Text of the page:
Wednesday, October 14, 2020 -
Some 50 years ago, Larsen and Jacobi experimented with microwaves in the imaging of canine kidney. Their pioneering work triggered high hopes for a new diagnostic and imaging modality in medicine. Further research identified the main challenges and, to this day, continues unabated toward practical clinical solutions in the battle against breast and lung cancers, brain strokes and bone diseases. We will talk about these challenges and how they are being addressed with a focus on the real-time image-reconstruction methods and the microwave measurement equipment supplying the data.
Natalia K. Nikolova (IEEE S’93–M’97–SM’05–F’11) received the Dipl. Eng. (Radioelectronics) degree from the Technical University of Varna, Bulgaria, in 1989, and the Ph.D. degree from the University of Electro-Communications, Tokyo, Japan, in 1997. From 1998 to 1999, she held a Postdoctoral Fellowship of the Natural Sciences and Engineering Research Council of Canada (NSERC) at two Canadian universities: Dalhousie University in Halifax and McMaster University in Hamilton. In 1999, she joined the Department of Electrical and Computer Engineering at McMaster University, where she is currently a Professor. Her research interests include inverse scattering, microwave imaging, as well as computer-aided analysis and design of high-frequency structures and antennas. Prof. Nikolova has authored more than 260 refereed manuscripts, 5 book chapters, and two books on the subject of microwave imaging. She has delivered 47 invited lectures around the world on the subjects of microwave imaging/radar and computer-aided electromagnetic analysis and design.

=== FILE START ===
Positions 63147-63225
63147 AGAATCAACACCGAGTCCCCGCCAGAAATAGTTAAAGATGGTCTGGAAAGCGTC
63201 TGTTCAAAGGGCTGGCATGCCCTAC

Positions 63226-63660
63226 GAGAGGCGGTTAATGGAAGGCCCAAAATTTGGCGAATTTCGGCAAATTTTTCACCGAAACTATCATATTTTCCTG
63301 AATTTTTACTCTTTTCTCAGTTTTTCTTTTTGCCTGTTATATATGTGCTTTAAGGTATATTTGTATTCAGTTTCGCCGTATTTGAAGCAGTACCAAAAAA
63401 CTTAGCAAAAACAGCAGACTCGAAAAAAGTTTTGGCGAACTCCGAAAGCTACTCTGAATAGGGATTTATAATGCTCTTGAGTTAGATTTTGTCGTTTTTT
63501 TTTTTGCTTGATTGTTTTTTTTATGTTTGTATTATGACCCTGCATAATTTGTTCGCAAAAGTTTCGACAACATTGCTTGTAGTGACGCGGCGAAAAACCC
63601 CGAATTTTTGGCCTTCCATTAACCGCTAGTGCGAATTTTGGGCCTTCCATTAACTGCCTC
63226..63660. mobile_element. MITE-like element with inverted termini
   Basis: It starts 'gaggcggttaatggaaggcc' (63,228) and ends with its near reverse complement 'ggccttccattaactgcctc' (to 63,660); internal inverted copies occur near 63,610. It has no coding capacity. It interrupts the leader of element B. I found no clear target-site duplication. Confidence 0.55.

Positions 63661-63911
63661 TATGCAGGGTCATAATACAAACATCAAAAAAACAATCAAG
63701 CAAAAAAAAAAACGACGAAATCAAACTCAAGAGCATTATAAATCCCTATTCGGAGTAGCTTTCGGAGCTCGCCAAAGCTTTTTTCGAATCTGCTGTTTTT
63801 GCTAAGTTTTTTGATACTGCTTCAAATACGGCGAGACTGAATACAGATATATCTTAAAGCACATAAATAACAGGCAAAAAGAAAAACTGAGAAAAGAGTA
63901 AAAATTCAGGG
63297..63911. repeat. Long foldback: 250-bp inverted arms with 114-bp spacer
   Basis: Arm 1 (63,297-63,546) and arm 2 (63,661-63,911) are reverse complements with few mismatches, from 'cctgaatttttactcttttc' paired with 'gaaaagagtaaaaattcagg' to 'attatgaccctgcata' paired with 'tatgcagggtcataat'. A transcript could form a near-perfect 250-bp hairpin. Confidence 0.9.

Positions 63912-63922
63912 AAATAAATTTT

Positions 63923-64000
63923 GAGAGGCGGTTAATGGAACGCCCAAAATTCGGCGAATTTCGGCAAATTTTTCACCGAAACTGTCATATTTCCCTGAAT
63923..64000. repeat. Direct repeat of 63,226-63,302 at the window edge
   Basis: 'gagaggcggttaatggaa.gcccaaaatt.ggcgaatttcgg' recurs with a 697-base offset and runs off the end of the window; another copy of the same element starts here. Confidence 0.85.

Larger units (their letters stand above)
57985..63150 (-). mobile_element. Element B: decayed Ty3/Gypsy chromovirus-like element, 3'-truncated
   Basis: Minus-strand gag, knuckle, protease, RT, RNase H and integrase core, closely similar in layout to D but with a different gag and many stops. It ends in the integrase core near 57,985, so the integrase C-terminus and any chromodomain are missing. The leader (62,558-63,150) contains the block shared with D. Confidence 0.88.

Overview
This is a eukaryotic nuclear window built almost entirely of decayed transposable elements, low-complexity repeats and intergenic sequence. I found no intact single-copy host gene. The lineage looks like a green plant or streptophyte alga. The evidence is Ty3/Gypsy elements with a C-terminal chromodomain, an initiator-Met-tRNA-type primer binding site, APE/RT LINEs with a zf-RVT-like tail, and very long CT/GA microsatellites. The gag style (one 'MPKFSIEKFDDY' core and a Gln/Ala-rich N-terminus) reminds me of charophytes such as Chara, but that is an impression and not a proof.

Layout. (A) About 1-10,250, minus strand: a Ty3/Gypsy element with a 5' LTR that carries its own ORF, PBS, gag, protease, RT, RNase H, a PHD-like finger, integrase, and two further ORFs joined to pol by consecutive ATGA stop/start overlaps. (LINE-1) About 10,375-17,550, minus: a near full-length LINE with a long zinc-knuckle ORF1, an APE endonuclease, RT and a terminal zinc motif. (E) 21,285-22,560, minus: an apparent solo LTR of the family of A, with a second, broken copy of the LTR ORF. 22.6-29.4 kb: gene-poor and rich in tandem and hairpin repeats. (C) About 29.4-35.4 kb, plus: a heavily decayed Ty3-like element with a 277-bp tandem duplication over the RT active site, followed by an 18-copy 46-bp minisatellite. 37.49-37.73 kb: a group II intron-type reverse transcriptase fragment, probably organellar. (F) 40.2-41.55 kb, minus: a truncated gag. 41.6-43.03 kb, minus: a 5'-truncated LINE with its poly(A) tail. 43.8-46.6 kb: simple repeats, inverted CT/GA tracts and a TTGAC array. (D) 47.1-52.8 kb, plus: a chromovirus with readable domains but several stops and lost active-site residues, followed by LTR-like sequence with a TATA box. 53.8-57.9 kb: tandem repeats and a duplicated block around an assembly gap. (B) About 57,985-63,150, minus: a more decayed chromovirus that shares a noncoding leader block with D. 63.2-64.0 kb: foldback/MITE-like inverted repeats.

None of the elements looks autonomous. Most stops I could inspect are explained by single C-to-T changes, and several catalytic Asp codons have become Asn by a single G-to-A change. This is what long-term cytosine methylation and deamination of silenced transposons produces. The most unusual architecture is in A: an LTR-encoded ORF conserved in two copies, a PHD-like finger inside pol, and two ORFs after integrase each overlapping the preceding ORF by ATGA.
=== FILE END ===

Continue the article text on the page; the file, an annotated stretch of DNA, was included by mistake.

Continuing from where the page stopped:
Prof. Nikolova was a Canada Research Chair in High-frequency Electromagnetics from 2008 to 2018. She is a Fellow of the IEEE and a Fellow of the Canadian Academy of Engineering (CAE). She served as an IEEE Distinguished Microwave Lecturer from 2010 to 2013.